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Pinpointing the first founder mutations that lead to leukaemia

In a study observing how leukaemias develop in pairs of identical twins, Professors Mel Greaves and Richard Houlston were able to identify the exact mutations that kick-start the cancer. By pinpointing the founder mutations driving the disease, they hope more effective targeted therapies that are less prone to drug resistance might be found.

Their team found identical twins in which both individuals had developed the blood cancer acute lymphoblastic leukaemia (ALL), the most common childhood cancer. By sequencing the whole genomes of leukaemic cells, they were able to draw up a list of the mutations that were driving the disease. Comparing the list of mutations for each twin, they could work out which were shared — suggesting that they were early founder mutations — and which had been acquired later.

The work may help us to tackle one of cancer's biggest challenges: drug resistance. Many cancer therapies target specific mutated genes that drive the disease. But as they progress, cancers evolve and diversify, with different cells picking up an ever more diverse set of different mutations. If a therapy is targeted to one of those later mutations, it will not destroy all of the cells, and so the disease will be able to return. The goal is to target the founder mutation, shared by all of the cancer cells. To use the analogy of the evolutionary tree, we must sever the trunk rather than prune the branches.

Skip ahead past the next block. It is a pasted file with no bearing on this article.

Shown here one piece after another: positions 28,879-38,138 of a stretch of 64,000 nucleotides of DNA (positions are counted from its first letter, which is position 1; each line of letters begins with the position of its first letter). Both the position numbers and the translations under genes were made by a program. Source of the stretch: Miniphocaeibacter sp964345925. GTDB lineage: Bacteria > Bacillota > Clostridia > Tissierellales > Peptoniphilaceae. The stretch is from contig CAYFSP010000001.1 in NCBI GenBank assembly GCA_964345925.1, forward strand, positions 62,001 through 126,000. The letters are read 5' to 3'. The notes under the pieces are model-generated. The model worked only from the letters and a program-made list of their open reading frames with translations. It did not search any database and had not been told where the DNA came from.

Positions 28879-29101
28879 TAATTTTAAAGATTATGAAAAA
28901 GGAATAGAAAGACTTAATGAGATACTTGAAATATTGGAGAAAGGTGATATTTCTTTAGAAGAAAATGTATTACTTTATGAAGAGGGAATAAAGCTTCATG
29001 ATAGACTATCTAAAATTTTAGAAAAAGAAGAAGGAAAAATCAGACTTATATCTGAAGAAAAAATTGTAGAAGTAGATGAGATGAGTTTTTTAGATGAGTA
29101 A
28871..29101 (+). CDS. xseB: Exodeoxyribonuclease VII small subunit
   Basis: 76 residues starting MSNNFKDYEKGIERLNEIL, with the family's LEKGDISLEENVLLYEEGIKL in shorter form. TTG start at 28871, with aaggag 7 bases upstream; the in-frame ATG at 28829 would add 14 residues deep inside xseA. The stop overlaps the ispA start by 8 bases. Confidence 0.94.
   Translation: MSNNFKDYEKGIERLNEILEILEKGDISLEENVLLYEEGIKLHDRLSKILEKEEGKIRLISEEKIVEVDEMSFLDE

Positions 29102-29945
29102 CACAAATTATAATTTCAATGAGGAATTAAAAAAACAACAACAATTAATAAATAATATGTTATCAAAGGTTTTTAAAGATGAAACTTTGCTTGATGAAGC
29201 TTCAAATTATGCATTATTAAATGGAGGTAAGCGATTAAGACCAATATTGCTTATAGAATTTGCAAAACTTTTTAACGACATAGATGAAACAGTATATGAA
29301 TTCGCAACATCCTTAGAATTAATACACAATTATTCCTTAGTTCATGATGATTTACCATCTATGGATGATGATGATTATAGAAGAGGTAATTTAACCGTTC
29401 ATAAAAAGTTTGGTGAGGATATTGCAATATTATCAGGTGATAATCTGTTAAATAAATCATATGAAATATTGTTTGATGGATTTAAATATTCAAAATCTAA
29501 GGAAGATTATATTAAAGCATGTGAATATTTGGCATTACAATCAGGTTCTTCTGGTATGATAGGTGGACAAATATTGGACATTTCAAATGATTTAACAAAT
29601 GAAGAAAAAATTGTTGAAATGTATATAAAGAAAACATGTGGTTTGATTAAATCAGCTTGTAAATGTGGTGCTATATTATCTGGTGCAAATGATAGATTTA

The twins study provided a unique opportunity to look for these founder mutations. In identical twins where one child develops leukaemia, it is relatively common (around 10% of twins) for the sibling to also develop the disease. This is because pre-leukaemic cells containing the founder mutation are able to pass between the twins in the womb, via the circulatory system that they share with the placenta. These clones then develop and evolve separately in the two individuals, picking up different sets of mutations, but retaining the original shared founder mutation.

Ma, Y., et al. (2013) Developmental timing of mutations revealed by whole-genome sequencing of twins with acute lymphoblastic leukemiaProc Natl Acad Sci110:7429-7433doi:10.1073/pnas.1221099110


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